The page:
The Blog as Collage

Dinty Moore posted this quote from John Edgar Wideman: “All non-fiction moves in the direction of collage.”

That made me think of the collage essay assignment I saw once from John Walter. It also made me think of Jeff Rice saying that he likes to assign longer essays and then break them down into components that students work on piece by piece–a collage of sorts.

Thinking of John and Jeff and Dinty and John Edgar made me think two things: (1) I’ve been meaning to write a collage, but I can’t seem to get around to it; (2) Hey, maybe I’ve been writing collages all along. Maybe that’s what a blog is.

This set me to thinking that I might like to make a concerted effort toward collage writing in the form of an article series. My first thought was to assign myself a topic that I would explore for at least one full week, writing a new entry on it each day until I have a true collage that wanders around and about an issue or a theme from multiple angles. I thought maybe I’ll do that this week since I’ve just written two articles in a row on gay rights, and I plan to write more.

At that point I remembered I have a job other than blogging. I may have to save that kind of assignment for another week or another life. There’s nothing to say it can’t take six months to complete an article sequence or collage, though. In fact, there’s nothing to say it ever has to be truly complete. But maybe I do need to be more aware of how I organize my categories and such so that people do see topic collages when they click on a particular label. Maybe not. Maybe I can find another way entirely of thinking about that.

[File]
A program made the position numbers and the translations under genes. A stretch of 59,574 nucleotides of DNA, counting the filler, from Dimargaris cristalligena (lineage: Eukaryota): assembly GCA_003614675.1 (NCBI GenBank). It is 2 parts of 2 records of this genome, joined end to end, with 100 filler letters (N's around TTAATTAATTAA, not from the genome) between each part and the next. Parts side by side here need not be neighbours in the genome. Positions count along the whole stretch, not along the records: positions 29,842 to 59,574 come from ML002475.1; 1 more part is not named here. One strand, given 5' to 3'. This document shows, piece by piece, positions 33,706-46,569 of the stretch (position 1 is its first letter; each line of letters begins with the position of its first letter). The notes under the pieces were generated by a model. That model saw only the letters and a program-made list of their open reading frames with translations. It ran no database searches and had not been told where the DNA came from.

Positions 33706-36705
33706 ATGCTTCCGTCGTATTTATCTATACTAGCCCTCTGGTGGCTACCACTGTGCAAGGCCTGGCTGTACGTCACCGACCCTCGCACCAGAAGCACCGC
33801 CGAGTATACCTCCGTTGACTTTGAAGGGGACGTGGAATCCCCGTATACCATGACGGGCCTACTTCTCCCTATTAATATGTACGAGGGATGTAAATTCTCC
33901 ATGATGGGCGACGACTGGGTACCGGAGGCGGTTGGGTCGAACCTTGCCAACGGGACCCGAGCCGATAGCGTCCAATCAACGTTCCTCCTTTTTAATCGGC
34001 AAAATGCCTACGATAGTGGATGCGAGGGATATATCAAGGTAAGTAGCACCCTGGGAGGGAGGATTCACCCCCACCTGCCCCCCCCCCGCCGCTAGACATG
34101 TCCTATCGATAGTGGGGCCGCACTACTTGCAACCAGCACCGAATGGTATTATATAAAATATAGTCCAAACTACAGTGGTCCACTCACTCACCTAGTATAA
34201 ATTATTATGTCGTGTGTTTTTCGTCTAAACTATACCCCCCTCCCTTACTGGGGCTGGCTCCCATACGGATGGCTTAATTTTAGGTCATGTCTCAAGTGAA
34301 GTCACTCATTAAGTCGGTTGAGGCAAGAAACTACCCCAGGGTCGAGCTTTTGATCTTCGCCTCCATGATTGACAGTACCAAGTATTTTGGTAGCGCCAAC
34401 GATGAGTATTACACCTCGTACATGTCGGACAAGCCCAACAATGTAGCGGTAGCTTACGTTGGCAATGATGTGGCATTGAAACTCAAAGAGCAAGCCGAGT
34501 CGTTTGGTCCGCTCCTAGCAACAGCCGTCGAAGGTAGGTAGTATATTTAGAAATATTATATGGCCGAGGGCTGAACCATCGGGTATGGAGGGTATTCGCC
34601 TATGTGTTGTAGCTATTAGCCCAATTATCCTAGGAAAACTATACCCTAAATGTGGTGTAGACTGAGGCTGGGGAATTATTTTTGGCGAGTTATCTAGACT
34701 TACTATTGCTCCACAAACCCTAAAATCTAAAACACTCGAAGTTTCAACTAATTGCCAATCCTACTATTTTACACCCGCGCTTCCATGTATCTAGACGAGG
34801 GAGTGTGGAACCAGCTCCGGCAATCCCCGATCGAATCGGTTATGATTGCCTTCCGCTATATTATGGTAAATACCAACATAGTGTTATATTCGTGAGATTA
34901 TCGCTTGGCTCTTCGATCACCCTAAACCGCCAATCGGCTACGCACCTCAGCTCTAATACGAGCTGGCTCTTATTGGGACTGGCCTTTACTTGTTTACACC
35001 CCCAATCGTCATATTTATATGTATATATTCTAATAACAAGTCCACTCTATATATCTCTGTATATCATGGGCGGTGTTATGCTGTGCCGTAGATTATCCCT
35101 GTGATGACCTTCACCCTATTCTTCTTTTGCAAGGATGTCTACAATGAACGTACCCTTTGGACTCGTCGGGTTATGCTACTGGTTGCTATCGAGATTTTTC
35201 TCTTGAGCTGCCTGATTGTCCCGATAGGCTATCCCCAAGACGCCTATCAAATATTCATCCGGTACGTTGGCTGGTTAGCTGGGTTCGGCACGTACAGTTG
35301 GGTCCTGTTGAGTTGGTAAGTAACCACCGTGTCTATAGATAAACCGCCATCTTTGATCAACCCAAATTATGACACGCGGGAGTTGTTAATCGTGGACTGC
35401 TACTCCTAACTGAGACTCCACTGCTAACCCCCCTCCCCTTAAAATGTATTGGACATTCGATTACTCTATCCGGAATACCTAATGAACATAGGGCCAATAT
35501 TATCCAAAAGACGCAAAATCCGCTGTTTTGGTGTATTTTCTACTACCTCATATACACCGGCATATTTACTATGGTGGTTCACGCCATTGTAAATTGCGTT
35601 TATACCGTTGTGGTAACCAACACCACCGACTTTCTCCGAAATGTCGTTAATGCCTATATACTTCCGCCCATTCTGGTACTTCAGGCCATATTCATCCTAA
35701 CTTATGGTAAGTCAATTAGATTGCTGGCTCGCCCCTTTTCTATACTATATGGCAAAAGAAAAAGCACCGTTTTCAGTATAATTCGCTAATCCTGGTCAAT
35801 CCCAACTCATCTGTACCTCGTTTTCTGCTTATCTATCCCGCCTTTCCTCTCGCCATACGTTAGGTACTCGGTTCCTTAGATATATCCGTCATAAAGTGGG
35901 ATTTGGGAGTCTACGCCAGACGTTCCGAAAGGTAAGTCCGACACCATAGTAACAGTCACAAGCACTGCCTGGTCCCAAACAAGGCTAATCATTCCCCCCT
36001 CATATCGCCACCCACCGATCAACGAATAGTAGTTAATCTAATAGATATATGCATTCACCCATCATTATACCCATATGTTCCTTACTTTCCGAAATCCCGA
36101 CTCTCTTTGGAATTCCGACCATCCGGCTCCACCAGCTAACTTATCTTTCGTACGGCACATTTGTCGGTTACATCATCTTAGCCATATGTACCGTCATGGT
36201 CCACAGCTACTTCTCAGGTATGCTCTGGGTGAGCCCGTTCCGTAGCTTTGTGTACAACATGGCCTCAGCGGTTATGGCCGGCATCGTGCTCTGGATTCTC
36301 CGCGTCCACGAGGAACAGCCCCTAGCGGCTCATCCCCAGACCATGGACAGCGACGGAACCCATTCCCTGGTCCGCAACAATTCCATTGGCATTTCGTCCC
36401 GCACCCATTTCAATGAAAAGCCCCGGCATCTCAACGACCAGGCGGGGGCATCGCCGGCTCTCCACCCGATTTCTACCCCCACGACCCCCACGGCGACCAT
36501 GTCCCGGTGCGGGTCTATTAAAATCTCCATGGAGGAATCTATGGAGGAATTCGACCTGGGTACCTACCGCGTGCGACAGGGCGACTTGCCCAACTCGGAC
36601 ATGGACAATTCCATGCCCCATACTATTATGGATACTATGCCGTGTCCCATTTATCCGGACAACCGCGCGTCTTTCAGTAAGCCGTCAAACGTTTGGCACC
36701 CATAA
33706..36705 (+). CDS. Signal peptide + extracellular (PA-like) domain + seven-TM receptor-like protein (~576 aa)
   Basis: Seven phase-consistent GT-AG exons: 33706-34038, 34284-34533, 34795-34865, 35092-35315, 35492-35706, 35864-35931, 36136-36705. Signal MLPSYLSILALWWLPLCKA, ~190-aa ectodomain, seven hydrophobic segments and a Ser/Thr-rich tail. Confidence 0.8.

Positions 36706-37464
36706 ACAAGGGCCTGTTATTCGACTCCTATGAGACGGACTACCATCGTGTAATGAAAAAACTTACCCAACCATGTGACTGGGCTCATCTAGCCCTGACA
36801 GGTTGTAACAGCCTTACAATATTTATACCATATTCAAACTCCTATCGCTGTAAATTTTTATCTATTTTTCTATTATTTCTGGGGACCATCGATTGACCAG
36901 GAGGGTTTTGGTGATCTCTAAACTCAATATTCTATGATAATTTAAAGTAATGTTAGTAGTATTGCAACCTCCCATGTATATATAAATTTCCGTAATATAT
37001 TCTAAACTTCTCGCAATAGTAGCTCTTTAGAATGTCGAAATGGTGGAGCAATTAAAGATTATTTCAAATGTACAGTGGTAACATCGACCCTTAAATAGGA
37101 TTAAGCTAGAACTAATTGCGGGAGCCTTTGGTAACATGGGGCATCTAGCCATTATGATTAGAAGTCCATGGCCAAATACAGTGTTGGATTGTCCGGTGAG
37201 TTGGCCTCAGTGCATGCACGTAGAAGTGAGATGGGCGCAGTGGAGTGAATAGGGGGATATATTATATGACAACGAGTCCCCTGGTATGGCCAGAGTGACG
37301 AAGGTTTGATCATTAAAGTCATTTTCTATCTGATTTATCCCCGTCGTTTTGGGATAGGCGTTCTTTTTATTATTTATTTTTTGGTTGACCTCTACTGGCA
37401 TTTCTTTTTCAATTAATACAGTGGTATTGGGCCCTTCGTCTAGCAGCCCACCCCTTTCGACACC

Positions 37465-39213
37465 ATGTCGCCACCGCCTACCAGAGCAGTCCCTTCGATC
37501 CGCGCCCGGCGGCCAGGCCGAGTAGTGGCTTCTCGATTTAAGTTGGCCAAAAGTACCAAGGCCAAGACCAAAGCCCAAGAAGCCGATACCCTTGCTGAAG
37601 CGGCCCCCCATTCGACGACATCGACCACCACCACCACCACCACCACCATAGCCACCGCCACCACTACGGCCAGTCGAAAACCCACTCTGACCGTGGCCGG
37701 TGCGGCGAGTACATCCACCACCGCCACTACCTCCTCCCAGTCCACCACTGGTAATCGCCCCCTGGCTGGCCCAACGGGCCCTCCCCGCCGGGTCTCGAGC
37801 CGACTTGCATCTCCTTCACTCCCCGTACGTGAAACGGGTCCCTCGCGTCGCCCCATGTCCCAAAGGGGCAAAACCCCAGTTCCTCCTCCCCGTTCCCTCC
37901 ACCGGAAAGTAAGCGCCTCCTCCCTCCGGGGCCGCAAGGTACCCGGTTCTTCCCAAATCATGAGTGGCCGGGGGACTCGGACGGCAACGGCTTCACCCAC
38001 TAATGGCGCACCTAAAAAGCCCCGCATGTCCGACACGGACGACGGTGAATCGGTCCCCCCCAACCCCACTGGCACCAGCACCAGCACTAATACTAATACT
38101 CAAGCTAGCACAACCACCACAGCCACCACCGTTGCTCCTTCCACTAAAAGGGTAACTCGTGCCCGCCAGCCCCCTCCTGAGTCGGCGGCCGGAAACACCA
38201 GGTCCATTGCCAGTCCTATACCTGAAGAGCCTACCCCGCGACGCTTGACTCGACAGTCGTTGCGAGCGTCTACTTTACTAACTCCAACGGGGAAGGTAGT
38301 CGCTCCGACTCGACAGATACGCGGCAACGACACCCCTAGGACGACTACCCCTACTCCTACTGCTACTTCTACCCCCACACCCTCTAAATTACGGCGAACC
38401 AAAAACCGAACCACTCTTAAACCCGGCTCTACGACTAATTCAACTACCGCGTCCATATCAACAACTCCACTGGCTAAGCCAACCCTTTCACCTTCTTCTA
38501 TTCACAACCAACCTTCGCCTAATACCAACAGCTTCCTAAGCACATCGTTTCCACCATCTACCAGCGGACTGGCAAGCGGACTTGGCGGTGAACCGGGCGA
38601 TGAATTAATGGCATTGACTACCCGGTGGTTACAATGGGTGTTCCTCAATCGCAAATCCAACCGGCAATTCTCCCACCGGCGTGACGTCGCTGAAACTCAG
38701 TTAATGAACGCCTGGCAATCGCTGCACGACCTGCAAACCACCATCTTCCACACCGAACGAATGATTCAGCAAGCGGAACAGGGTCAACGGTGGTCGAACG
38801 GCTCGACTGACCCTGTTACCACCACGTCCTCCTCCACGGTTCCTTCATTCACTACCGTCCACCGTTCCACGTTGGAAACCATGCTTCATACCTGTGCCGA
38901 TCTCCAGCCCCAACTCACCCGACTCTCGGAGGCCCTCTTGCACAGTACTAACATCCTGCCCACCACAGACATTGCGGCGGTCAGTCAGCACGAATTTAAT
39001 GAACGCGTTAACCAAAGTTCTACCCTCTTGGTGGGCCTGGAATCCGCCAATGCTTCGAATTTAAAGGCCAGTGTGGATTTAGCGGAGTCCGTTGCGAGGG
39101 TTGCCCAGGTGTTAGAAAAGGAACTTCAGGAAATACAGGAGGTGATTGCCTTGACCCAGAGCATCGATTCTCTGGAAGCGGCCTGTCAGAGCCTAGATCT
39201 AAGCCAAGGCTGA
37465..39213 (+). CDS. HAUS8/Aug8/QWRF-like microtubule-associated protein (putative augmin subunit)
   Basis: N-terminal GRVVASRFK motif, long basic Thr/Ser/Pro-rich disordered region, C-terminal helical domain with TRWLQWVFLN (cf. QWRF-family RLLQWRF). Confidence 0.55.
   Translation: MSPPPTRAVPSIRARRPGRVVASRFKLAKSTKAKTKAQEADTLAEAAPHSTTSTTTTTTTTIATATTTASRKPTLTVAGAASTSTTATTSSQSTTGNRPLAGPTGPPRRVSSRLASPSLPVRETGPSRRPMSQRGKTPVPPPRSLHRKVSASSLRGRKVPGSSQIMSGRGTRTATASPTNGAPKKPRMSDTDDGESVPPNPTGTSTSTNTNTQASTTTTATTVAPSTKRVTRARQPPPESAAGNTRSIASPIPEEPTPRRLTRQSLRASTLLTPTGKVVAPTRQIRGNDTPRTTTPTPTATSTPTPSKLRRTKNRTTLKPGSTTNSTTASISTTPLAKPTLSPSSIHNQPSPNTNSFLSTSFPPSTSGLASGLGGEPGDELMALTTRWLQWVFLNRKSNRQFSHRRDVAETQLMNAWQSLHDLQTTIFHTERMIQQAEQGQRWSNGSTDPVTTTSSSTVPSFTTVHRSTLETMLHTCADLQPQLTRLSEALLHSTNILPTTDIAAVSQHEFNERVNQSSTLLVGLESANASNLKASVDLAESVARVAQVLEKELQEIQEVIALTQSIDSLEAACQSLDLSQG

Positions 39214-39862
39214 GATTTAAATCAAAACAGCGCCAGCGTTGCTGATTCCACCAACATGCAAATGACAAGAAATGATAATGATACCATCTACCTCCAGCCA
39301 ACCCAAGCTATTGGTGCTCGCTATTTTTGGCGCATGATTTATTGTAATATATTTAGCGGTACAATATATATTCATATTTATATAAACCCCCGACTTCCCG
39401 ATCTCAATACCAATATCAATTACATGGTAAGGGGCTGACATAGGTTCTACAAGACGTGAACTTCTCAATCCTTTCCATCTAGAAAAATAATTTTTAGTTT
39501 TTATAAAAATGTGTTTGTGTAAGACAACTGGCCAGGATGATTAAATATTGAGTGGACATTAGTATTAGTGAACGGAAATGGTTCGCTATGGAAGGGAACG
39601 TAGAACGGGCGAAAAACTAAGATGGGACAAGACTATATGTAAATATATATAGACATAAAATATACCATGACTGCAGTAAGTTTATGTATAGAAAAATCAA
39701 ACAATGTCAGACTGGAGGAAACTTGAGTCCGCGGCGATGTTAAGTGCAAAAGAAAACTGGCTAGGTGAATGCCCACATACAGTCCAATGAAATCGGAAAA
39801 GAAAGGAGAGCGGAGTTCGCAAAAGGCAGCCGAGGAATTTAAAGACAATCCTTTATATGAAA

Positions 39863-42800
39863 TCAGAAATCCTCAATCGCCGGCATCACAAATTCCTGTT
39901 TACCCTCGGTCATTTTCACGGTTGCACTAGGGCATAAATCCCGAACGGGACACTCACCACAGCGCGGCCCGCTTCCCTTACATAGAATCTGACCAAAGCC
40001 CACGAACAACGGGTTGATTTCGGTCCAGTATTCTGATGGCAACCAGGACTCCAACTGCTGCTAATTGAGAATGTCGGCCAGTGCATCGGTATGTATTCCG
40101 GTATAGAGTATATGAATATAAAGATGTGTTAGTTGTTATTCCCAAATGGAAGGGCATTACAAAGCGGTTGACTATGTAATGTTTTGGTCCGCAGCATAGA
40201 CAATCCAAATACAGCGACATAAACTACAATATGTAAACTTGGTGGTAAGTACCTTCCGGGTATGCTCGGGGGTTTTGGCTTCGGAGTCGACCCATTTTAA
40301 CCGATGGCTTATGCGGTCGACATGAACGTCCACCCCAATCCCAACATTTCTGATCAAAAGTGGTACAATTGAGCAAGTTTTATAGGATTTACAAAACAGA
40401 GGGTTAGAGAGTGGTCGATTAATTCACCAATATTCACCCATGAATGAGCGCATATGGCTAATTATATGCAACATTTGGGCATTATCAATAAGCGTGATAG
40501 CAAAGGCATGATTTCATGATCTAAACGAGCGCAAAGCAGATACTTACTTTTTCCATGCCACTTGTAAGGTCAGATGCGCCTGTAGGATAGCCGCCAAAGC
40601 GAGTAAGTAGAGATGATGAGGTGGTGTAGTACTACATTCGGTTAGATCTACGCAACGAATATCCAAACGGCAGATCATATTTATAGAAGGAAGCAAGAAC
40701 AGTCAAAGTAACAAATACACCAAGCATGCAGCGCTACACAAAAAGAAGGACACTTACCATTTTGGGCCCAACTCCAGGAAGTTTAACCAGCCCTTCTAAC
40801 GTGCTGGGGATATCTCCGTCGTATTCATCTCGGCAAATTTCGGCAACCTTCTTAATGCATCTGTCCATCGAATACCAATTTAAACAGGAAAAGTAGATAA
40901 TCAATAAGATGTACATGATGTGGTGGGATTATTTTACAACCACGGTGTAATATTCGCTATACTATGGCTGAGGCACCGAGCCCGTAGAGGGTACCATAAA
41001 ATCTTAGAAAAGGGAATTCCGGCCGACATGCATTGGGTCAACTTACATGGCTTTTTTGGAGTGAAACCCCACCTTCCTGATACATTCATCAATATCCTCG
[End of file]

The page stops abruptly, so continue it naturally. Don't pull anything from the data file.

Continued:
Which leads me to the idea that if blog writing is essentially collage writing, it is also essentially experimental writing. It is a place to explore.

That takes me back to Jeff’s idea that length requirements for student writing are about giving the students enough room to explore their ideas. This probably means something about how I can use blog assignments more effectively in the classroom. I’m going to mull that over and get back to you on it.

For now, if you see me harping on a theme over here, don’t be too worried about my level of obsession. I may just be working through an assignment I’ve given myself. I may just be working up a collage.

Jeff mentioned 2000 word essays for college composition students. I wrote more than that in my first two entries and felt I had only just begun to talk about my topic. My students would see a 2000 word minimum as harsh. That’s because students come to us as inexperienced writers. They wouldn’t be in the class if they weren’t.

I have 20 years of writing fairly steadily behind me. I’m going to set my starting point for writing my way through a topic I really want to explore at 10,000 words. Really, if I want to be scholarly about it, I should go a good bit higher. I’m not talking about scholarship, though. I’m talking about a sequence of blog sketches.

I’ve read that 10,000 steps per day is the minimum a person should take for general health. That number shoots up to about 18,000 steps per day for additional goals like weight loss and competitive levels of fitness.

Those numbers are arbitrary with more anecdotal evidence behind them than scientific evidence, but I think I will steal them anyway for my concept of what I might be able to do with the blog as collage and what I think it means for the writer to be an explorer of ideas.

10,000 words per topic (regardless of the number of entries it takes to get there) will be my starting point for general writerly health and maintenance. 18,000 words per topic will be my benchmark for the entry point into more competitive writerly fitness levels.

I may or may not let you know how that turns out. I may or may not follow through on even counting my words. It just sounds good to think about it right now, and that’s what my blog is here for.

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